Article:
I recently received this email message from a storeowner: "I am
the owner of a store with 40 employees who do mostly unskilled work. Many of
them have been with us for more than 10 years and they have reached their
maximum earning potential with us. My concern is that we have 'trapped' them in
their jobs by treating them well, paying them decently for this type of work,
and providing them with medical and dental insurance."
Most organizations have fixed pay grades that specify the amount
of money that can be paid to employees in each position. The pay grades have a
minimum and a maximum salary. Typically new employees start at the bottom of
the salary range and gradually move up as they receive pay increases.
The purpose of the pay grades is to make certain that the
organization maintains good control over its total labor costs. The pay grades
also help to maintain internal pay equity. For example, supervisors,
understandably, become upset when their direct reports make more money than
But what should organizations do when their loyal, high
performing employees reach the top of the pay grade? Typically, these employees
continue to work with no pay increases except, perhaps, cost of living
The problem is that these top-of-the-pay-grade employees may
become frustrated and lose their motivation. They feel trapped.
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HOW TO HANDLE THE TOP-OF-THE-PAY-RANGE BLUES
- Set Clear Expectations for Applicants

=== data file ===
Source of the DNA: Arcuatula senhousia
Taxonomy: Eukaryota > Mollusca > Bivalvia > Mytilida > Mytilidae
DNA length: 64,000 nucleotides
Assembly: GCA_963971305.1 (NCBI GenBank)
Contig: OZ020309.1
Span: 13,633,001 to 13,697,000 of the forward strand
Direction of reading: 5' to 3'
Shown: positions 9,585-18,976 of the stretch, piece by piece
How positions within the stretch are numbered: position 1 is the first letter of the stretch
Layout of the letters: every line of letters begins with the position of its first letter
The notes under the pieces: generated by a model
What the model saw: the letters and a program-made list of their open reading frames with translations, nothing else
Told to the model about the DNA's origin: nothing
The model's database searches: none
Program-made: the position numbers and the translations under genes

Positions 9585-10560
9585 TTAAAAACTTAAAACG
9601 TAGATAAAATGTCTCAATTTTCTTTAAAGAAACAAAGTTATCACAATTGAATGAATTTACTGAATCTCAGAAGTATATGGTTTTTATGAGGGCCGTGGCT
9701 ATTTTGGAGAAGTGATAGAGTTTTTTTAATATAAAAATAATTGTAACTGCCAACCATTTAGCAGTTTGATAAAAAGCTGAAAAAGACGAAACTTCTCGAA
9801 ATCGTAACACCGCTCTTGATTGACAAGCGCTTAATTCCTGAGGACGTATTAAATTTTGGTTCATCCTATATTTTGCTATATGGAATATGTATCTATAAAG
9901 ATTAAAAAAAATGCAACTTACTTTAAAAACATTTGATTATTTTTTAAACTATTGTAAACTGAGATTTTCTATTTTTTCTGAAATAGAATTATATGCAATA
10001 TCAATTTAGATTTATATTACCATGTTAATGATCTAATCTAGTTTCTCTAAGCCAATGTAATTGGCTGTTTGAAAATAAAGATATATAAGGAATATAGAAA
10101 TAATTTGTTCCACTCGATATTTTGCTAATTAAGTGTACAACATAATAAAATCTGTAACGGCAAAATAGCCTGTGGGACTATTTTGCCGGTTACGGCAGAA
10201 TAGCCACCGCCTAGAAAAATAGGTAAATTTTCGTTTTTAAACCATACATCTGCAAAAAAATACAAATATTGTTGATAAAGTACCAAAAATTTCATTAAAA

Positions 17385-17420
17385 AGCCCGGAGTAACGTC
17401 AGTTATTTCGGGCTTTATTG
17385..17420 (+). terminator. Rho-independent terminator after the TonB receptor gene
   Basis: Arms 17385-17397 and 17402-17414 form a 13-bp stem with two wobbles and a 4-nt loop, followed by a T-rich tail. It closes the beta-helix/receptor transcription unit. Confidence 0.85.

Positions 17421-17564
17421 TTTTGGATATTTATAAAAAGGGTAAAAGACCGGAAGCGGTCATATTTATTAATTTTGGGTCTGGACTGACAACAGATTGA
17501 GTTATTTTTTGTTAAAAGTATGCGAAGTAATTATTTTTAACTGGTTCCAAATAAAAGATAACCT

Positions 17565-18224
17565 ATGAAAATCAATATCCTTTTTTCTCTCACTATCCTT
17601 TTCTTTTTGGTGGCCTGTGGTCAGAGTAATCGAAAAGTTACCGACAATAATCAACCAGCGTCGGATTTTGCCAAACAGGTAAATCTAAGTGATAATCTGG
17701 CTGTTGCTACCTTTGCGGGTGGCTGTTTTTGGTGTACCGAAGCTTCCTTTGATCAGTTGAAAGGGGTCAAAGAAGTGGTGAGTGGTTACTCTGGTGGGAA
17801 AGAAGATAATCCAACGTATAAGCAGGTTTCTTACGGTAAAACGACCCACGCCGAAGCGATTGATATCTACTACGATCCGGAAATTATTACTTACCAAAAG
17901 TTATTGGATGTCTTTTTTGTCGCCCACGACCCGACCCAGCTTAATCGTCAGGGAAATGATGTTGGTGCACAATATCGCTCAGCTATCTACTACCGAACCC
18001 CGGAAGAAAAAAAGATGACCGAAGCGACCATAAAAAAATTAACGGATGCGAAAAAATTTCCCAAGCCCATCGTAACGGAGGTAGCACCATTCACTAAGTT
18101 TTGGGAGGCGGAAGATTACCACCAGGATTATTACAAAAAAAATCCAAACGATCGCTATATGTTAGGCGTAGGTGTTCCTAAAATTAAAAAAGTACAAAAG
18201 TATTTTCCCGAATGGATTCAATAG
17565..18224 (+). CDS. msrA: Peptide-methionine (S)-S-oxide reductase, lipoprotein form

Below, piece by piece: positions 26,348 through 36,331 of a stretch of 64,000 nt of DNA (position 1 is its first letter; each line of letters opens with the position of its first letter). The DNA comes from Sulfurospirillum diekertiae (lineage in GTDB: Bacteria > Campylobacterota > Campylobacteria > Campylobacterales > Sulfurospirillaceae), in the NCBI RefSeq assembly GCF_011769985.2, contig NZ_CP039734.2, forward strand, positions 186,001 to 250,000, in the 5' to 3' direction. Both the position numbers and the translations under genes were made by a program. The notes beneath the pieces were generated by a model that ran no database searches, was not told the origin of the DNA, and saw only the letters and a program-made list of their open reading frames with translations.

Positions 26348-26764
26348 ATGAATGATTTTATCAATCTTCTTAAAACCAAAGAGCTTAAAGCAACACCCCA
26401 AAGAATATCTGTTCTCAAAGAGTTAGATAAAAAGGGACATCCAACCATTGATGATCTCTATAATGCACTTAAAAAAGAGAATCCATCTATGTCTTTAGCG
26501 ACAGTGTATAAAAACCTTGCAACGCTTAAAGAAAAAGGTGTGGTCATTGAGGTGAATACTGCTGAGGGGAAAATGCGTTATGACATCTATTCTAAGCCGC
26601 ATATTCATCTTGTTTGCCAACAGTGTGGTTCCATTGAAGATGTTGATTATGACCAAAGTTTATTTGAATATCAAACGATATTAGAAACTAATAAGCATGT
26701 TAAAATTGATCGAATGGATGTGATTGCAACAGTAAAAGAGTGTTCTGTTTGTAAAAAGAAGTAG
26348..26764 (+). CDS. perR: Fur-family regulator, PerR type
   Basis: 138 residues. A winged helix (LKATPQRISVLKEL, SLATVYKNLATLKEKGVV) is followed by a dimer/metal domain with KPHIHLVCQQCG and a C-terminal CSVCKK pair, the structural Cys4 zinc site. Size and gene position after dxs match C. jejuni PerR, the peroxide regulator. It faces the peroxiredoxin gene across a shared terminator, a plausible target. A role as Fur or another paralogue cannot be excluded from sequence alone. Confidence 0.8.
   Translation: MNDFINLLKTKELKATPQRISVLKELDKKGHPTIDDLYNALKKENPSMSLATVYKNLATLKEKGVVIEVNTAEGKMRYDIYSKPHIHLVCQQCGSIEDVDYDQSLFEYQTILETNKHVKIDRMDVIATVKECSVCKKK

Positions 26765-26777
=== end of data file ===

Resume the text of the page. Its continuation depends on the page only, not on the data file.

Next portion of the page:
Be open and honest with job applicants. Tell
them that when they eventually reach the top of the range, they will not be
able to earn more in that position. Tell applicants that while there are limits
to the pay they can earn in the position, they will acquire valuable training
and experience that will be useful to them in their career. These employees,
therefore, can join the organization with their eyes open.
- Add Additional Responsibilities
Another option is to offer these
top-of-the-range employees additional responsibilities. For example, assign
them the job of trainer for new employees to the department. Or ask them to
work on special projects. If you've given them greater responsibilities, you
can feel justified in offering them more money.
- Move Them Around
Move these employees to other parts of the
company and train them to perform other, higher paying jobs. If they are
committed to the organization and have provided value, give them the chance to
grow within the organization.
- Offer Longevity Bonuses
Provide selected top-of-the-range employees with
bonuses twice a year (e.g., December and June). This is not a raise and,
therefore, would not increase the cost of some employee benefits such as
company contributions to the 401(k) plan.
- Encourage Them to Leave
No one benefits from unhappy employees. It might
be best for both the organization and the employees at the top of the range if
you encourage them to leave. Tell them that because of their organizational
knowledge and loyalty you would hate to seem them go, but there is really only
so much you can pay for that job. Offer to provide them with excellent
Many organizations adopt this strategy. To maximize profits,
they hire the junior-most employees who can handle the work. As their pay
increases, they replace them with other low paid employees. It doesn't sound
fair, but after all, it's business.
Try your best to keep top-of-the-range
employees, but sometimes it's best for all involved to just part